Word of mouth information is also valuable and can be the most current source
of information. Sources include the river ranger of the administrating government
agency, local whitewater retail stores, other river runners, and vehicle shuttle
companies. Commercial videos of whitewater rivers and their rapids are also
available for purchase or for rent from river-oriented outdoor stores.
RUNNING RAPIDS--KNOW WHAT'S AROUND THE BEND
Velvet falls, a class IV rapid on the Middle Fork of the Salmon has capsized
many an inattentive boater. Its smooth as velvet at times with a three-foot
drop that hides its sound and visual presence. Experienced boaters always know
where they are and what rapids are ahead. One way of knowing what's around the
bend is by constantly monitoring your progress down the river with the aid of
a river map. Staying oriented is the key. Once you lose your position it is
much harder to determine where you are.
Identify major drainages coming into the river and easily identifiable landmarks
like historic buildings, trails, bridges and general land features. If you are
technologically oriented, you could even use a GPS position locator. More practically,
use you watch to determine your position. Time your first half hour and hour
of travel. Note where you are and how far you have traveled each time. If you
went 1.5 miles the first one half hour and another 1.5 the second half hour,
you have a good estimate that your progress in similar water flow for the next
hour will be 3 miles per hour. At a rate of three miles per hour, you'll be
real close to Velvet falls (around mile five) in an hour and forty minutes from
the start of your Middle Fork trip.
Unless you are an experienced river guide, all class IV and V rapids should be scouted for the best route and for potential dangerous obstacles. Even class III rapids should be scouted if you are not real familiar with them. Pull out well above the head of the rapid on the side of the river that gives the best view of the rapid. Hillsides are great for seeing the whole rapid, but a walk down along the river gives you a real life view of what to expect at water level.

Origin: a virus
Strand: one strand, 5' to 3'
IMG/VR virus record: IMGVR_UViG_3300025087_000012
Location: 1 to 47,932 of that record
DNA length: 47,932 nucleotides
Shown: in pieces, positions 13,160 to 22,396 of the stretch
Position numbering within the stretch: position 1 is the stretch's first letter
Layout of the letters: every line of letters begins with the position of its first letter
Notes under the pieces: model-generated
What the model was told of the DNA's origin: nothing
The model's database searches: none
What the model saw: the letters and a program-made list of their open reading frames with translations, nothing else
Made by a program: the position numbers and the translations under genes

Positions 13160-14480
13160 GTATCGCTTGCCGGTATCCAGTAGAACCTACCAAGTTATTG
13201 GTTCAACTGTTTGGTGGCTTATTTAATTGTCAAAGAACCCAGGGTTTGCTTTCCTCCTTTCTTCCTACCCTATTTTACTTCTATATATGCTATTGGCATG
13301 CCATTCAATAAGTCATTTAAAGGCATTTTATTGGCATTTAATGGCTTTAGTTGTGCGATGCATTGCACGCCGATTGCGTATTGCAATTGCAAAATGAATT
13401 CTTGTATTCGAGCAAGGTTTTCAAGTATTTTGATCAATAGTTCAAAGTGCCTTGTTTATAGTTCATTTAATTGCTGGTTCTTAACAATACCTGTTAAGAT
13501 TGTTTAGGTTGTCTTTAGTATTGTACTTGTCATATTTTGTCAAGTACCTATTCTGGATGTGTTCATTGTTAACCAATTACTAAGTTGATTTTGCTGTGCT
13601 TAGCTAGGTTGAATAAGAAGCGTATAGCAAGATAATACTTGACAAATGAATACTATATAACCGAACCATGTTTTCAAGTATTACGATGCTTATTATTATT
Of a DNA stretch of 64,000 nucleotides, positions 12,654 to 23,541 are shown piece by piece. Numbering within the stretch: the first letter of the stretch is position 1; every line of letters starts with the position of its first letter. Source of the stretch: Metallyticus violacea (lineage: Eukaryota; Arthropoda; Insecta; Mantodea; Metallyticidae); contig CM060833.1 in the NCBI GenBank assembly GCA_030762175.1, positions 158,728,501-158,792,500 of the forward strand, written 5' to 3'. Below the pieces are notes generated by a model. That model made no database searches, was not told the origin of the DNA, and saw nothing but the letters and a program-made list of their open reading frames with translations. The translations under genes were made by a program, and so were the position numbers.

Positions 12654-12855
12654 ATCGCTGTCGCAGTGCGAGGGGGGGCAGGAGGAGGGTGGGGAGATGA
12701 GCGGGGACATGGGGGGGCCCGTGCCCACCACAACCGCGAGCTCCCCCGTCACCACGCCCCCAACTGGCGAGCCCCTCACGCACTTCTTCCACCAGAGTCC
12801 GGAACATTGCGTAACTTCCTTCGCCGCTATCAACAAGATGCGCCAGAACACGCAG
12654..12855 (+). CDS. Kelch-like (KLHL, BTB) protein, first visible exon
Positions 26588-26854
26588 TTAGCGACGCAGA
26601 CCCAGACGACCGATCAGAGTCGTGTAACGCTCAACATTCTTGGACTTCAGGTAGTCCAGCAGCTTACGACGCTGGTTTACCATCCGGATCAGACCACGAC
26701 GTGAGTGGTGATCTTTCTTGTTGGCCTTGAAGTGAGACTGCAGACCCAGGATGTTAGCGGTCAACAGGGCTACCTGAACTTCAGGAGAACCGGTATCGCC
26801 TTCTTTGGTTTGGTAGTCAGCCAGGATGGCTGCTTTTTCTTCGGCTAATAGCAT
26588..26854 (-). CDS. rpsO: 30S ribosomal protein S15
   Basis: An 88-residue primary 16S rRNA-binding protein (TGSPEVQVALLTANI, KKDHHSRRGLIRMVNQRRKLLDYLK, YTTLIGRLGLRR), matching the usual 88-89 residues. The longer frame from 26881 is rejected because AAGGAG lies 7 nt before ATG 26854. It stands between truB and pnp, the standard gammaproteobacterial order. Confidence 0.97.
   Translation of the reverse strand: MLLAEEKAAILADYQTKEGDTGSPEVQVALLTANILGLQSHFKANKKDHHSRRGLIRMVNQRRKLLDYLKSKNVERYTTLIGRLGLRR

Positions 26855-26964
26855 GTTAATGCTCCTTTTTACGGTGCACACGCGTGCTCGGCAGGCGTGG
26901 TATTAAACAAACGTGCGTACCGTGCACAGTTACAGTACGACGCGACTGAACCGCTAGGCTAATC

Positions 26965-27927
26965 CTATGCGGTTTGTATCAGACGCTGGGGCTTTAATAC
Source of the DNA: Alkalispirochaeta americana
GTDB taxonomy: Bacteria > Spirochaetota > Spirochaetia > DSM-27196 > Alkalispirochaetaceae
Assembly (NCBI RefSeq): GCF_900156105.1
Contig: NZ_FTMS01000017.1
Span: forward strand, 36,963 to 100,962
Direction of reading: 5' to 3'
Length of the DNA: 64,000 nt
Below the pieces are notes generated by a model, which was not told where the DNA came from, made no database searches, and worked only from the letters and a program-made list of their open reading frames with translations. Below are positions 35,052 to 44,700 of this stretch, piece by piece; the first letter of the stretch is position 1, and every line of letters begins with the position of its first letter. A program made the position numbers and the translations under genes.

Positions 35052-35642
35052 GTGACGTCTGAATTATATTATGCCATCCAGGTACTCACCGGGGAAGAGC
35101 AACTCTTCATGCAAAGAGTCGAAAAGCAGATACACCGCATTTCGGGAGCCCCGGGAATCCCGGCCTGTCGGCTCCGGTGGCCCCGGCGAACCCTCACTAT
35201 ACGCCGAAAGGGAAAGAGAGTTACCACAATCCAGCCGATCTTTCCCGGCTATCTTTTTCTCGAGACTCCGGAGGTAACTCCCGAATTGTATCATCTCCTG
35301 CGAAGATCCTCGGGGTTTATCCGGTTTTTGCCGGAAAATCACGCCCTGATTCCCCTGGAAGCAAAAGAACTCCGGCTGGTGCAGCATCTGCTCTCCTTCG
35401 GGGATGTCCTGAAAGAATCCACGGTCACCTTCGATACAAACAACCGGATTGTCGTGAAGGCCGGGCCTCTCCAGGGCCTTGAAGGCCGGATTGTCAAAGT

Plan your route through the rapid. One useful technique is to determine where
you want to be at the end of the rapid and then back plan your route to the
top and where you want to enter the rapid. Where you enter a rapid and how you
position you craft at that point is often the critical moment in a successful
run. If you start out poorly, things generally don't get any better for the
rest of the run. Have your route through the rapid memorized. Visualize yourself
going through the rapid making all the required moves to follow your planned
route. Use landmarks that are readily identifiable from water level to note
your progress through the rapid, or to identify when you have to make critical
moves. If you can't quite figure out a safe route, odds are that if you wait
a while someone else will come along and run the rapid before you and show you
an acceptable route.
RUNNING RAPIDS--READY, AIM, FIRE
Running a scouted rapid is 90% preparation and 10% duration. If you've done
the scout well and the rapid isn't outrageously difficult, you merely follow
your plan to a successful run. River runners often scout for a half hour and
then run the rapid in a minute. Of course the boater has to have the skills
to make the craft do what is necessary to get through the rapid. Here again
preparation is the key. Whenever you can, practice doing difficult maneuvers
in easy rapids to build your skills. Know how to avoid obstacles, and what to
do if you are about to hit one. Learn how to spin off rocks, high side, punch
through holes, ferry, and catch eddies. And if you are a beginner, always follow
the route of the boat in front of you if they make a clean run.
May the force be with you and may the river gods bless you with good luck and safe boating.
(Idaho river runner Jim Acee prepared this report on how to scout a rapid.)